Anyone living in the Columbus area can predict which houses will be targeted, if they get a copy of the proposed vision for the Columbus Community. If there's a proposed pedestrian corridor around a light link type transit plan, those neighborhoods designated as stations come under an amazing new ideology that insists the City must own or control all property within a five mile radius of the station.
Records obtained from the WA State elections commission showed many Seattle public officials had prepurchased properties near PS Light Link Rail proposed stations... before the plans became public knowledge. Actually though, these plans never do really become "public knowledge" even long after they're passed and implemented.
Plus, Dawson v. Seattle established the legality of SWAT raids against houses suspected of blight, because as the 1954 Berman case established, "blight" causes disease, crime and immorality to spread. Kelo v New London was based on Berman.
Best use and eliminating blight are backdoor implementation of communitarian property law (Berkeley Law Professor Antonio Rossman called Kelo "a benign communitarian decision"). For background on the "theory" this whole concept of cleaning up the neighborhood is based upon, look up The Broken Window Theory. That's where "fear of crime" comes from, this was HUD's idea of how run down houses, old cars and different looking people are the cause of "full blown fear." It's a "livability issue." It's about "quality of life."
County bolsters blight battle with new campaign
Tuesday, February 17, 2009 11:38 PM
By Barbara Carmen
THE COLUMBUS DISPATCH
Neighbors call the abandoned house on Makassar Drive a disaster and a disgrace. Brush obscures the lawn. A section of the roof recently caved in. And there are squatters - opossums, mice and raccoons.
Where Blendon Township neighbors see a threat to safety and property values, Franklin County Treasurer Ed Leonard sees the perfect test case for a new countywide campaign to fight blight.
Leonard has asked officials from the county's 17 townships to inventory their most irksome properties. He wants to compile a sort of dirty-dozen list of properties the county should take.
That list should be done this month; then a team will set priorities. Leonard is looking for the ugliest, most hazardous properties, or those most likely to boost a neighborhood if they are razed or redeveloped.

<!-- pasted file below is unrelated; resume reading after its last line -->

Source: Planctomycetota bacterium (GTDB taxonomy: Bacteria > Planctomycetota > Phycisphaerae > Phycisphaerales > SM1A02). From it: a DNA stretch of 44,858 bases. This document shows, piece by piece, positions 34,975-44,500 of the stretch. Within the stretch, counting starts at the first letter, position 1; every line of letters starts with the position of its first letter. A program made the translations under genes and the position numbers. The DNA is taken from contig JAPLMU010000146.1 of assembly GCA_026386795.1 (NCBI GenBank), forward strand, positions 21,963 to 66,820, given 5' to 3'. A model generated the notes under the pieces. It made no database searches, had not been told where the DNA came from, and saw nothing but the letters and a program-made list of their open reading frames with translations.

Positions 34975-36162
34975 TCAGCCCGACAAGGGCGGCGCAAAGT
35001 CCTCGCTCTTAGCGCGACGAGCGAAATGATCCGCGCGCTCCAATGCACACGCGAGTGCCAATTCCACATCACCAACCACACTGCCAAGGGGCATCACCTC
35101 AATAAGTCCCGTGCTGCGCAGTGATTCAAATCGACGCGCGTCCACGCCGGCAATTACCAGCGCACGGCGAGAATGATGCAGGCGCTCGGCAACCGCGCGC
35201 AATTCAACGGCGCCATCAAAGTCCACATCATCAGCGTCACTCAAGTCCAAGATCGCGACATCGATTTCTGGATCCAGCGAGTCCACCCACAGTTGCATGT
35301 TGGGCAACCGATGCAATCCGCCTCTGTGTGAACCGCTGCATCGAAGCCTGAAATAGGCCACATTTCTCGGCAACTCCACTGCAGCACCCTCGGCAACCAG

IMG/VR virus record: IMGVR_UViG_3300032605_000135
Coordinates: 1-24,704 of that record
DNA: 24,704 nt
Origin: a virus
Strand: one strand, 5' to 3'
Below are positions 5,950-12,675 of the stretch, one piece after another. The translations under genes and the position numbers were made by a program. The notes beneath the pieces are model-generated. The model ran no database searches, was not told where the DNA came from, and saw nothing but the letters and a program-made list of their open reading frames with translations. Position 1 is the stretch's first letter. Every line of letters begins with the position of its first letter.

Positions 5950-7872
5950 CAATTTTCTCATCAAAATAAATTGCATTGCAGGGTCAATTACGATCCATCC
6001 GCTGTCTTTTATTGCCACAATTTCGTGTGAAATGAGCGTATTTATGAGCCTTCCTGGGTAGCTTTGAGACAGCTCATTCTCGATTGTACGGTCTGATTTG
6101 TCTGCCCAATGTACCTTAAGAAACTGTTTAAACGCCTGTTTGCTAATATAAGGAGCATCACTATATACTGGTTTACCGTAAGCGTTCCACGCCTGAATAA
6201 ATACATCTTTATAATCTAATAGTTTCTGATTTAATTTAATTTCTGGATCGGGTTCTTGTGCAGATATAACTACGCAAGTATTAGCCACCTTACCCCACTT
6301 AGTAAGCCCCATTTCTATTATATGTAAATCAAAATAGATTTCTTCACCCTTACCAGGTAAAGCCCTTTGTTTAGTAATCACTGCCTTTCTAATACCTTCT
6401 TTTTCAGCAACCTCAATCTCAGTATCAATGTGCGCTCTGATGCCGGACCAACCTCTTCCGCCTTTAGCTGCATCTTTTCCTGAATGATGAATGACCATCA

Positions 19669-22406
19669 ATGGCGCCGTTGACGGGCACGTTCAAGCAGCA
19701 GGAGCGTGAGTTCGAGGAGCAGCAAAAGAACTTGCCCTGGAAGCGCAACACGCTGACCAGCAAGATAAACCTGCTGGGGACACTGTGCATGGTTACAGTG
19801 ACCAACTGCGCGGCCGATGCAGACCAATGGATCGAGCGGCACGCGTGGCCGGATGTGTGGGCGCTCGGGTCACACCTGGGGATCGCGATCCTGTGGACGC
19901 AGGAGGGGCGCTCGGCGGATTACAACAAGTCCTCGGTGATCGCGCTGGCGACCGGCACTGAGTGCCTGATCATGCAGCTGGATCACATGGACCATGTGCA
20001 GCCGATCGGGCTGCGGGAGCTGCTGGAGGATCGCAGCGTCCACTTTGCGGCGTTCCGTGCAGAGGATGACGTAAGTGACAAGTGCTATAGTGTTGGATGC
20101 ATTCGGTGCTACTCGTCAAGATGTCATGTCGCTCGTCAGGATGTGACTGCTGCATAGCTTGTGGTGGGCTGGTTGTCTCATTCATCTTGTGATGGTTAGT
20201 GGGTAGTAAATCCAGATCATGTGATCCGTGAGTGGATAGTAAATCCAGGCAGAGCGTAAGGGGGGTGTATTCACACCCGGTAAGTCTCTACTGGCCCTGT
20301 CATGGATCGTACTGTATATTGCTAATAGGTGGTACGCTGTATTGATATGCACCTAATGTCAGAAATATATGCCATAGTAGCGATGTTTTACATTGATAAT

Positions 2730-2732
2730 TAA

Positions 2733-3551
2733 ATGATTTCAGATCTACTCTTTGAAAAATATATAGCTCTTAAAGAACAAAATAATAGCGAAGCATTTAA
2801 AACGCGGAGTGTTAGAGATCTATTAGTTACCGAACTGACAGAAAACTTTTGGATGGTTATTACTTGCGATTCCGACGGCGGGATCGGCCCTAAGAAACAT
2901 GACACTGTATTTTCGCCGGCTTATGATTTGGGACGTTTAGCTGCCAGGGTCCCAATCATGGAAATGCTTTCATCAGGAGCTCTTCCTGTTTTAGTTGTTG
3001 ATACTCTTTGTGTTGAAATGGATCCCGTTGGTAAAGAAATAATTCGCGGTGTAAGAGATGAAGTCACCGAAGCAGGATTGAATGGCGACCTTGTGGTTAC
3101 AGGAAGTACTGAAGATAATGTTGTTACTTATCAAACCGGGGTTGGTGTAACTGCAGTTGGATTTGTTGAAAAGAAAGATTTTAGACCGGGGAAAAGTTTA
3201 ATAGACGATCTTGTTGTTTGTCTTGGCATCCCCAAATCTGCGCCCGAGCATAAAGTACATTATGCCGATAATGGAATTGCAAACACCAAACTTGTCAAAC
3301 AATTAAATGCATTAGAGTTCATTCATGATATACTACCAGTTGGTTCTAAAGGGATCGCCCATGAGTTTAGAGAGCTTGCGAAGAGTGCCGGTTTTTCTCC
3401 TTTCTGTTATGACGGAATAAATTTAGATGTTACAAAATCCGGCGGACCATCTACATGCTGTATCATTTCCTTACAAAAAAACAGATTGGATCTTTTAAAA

"We only have so many resources," he said. "We have to be strategic."
Until now, townships have fought nuisance properties one at a time. Now, Leonard envisions a team backing them, including Franklin County commissioners, county planners, Health Department officials, township representatives, prosecutors, police and community advocates.
Franklin County Environmental Court Judge Harland H. Hale said "it's absolutely a good idea to target" nuisance properties.
Today, commissioners approved Leonard's request to transfer the first property, on Makassar, into the county's land bank. This will strip away back taxes so commissioners can then transfer the land to the township.
"We're going to tear it down, fill in the basement, and we think we've already got someone interested in the land," said Bryan E. Rhoads, Blendon Township's code enforcement director.
The house was auctioned twice at a sheriff's sale, on Dec. 5 and Dec. 26. The first time, it sold for $40,000. That purchaser backed out. No one bid the second time.
Owner Henry A. Bobulski said he lost the house to foreclosure over a business debt of $12,000. He said he bought the house new in 1969 but stopped maintaining it when it became clear that he would lose it.
Leonard's office said that Bobulski owes $12,129 in taxes, which have been listed as delinquent since 2000. Franklin County Prosecutor Ron O'Brien served Bobulski with nuisance-property violations in 2007, but the property only got worse.
"Things are out of my hands," Bobulski said when asked what he'd tell frustrated neighbors. "I lived alone, and I didn't really know anybody."
He said he moved out about 18 months ago. Neighbors say the house appeared vacant for years.
Pam Clegg, a Makassar homeowner and block-watch coordinator for the Huber Ridge Area Association, was jubilant after commissioners agreed to take the property.
"It will mean pleasant views for the neighbors," Clegg said.